New Commercial Lighting in Store to Slash Energy Bills
Commercial building owners achieve up to 75% lighting energy savings
Since its official launch on May 28, 2015, the Department of Energy's Interior Lighting Campaign (ILC) has signed up companies such as Yamaha Motor Corporation, Target, Kohl's Department Stores, and Macy's to join the steadily increasing ranks of companies looking to reduce their energy bills through high performance indoor lighting improvements. The campaign currently has more than 85 supporters.
The goal of the ILC is to replace traditional troffer lights—modular lighting fixtures that fit into dropped ceiling grids— found in U.S. commercial buildings with at least 1 million highly efficient troffer lighting by May 2016. Building owners and managers can save up to 60 percent in lighting energy costs when replacing less efficient troffers with new ones, and up to 75 percent of lighting energy by adding controls such as dimmers, timers, and occupancy sensors.
The ILC website offers a wealth of information and resources, including Version 5.0 High Efficiency Lighting Troffer Performance Specification. "If every troffer in the U.S. was replaced with troffers that comply with this specification, the nation could save approximately 4 billion dollars in energy costs, annually," said Linda Sandahl, PNNL senior project manager for the ILC.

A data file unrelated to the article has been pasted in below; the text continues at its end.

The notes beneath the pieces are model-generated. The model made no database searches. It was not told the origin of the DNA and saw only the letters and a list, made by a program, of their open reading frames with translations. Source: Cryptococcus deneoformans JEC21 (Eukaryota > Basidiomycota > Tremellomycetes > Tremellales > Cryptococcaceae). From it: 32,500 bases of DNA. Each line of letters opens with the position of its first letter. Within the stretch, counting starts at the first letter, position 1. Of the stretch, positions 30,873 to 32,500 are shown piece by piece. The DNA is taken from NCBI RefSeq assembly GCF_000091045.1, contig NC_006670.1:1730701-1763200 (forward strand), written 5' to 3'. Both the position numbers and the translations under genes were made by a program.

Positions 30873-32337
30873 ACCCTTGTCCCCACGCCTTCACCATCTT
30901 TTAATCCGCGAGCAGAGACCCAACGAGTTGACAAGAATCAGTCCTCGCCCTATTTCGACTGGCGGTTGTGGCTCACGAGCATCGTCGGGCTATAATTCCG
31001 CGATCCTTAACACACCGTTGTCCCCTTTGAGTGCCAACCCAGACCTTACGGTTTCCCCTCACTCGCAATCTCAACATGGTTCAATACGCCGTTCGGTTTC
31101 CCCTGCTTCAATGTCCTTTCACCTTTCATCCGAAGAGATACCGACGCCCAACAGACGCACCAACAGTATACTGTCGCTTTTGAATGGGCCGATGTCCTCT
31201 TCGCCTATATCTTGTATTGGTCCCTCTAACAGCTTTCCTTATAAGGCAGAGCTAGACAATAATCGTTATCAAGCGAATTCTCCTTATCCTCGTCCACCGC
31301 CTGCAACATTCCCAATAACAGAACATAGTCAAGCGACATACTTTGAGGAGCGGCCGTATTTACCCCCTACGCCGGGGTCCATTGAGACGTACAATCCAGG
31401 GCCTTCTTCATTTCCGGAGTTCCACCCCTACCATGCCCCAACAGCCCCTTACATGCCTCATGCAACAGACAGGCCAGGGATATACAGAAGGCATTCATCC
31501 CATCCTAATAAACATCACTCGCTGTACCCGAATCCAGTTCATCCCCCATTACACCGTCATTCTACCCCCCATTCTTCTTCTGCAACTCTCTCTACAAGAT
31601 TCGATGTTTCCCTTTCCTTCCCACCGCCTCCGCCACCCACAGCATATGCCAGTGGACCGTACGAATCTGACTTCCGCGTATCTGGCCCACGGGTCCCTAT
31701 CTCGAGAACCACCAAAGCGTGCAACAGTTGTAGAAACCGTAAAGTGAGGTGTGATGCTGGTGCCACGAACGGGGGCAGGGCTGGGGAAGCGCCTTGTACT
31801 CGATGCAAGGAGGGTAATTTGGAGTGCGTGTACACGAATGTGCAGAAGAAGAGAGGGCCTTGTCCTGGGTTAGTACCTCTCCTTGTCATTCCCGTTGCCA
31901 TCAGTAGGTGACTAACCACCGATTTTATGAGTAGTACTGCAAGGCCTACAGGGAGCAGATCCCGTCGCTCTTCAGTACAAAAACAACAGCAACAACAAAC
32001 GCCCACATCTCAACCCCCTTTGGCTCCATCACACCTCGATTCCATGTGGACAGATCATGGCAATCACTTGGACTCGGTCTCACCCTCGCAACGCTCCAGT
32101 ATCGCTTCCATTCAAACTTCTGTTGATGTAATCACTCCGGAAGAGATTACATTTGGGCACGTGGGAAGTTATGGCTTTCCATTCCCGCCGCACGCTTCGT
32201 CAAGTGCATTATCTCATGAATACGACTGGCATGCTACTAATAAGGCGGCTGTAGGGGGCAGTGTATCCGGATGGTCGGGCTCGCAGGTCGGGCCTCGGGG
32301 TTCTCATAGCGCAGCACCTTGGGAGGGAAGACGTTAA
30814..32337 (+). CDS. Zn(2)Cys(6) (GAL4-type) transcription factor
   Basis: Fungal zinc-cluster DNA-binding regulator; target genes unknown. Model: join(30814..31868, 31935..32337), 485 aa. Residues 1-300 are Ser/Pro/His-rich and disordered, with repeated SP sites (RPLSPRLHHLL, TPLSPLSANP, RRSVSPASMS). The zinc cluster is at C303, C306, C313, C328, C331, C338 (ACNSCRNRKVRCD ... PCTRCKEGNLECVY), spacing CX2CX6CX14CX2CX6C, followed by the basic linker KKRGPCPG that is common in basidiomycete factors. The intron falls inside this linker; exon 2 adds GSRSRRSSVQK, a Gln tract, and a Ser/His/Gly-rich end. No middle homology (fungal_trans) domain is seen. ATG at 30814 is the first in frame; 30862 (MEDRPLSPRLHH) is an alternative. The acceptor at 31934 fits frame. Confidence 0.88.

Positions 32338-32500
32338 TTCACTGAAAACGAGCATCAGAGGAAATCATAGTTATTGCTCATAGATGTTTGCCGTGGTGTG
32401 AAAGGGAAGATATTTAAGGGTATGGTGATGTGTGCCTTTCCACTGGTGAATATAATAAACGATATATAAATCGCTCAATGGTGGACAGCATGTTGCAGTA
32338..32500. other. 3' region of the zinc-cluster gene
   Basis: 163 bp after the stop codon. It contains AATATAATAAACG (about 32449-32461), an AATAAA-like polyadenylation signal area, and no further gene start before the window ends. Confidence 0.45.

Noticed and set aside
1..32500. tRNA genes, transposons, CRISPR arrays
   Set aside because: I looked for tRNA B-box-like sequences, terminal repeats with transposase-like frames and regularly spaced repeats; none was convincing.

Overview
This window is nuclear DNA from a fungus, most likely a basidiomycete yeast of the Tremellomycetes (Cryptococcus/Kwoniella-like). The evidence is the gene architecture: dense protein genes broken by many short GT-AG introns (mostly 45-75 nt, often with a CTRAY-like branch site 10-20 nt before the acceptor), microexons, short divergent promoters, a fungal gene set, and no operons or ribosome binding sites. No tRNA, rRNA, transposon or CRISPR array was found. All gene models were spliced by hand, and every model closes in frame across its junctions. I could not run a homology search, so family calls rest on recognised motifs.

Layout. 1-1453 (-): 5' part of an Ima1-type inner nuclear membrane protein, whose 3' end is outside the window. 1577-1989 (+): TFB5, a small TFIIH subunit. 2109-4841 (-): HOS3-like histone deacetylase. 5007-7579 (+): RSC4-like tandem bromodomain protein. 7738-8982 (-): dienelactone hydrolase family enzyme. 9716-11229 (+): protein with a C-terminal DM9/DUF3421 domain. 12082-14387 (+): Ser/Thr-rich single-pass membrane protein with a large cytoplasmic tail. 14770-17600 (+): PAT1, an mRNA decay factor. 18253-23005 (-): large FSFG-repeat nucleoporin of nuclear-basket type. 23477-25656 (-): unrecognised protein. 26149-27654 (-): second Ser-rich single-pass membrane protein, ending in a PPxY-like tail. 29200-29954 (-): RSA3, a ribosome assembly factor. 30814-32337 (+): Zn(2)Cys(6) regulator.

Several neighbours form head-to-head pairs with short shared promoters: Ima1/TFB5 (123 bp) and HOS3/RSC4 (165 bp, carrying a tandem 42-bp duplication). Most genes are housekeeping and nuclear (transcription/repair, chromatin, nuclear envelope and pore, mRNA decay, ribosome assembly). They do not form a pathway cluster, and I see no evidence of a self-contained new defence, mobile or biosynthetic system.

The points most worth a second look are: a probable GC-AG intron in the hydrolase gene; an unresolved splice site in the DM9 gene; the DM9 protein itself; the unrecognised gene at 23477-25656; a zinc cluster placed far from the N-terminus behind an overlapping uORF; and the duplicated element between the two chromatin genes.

The specification, published by the Better Buildings Alliance with support from DOE's Buildings Technologies Office, provides building owners and managers with a description of troffer requirements that will result in energy and cost savings, as well as reliable performance. It can be found on the ILC website along with other resources for building owners and managers who join the campaign.
Technical efforts were led by Pacific Northwest National Laboratory in collaboration with the Better Buildings Alliance Lighting & Electrical Team, ILC organizers, and with input from lighting manufacturers.
PNNL Team: Linda Sandahl, Michael Meyer, Tracy Beeson, Felipe Leon, Terry Shoemaker, and Jamie Spangle.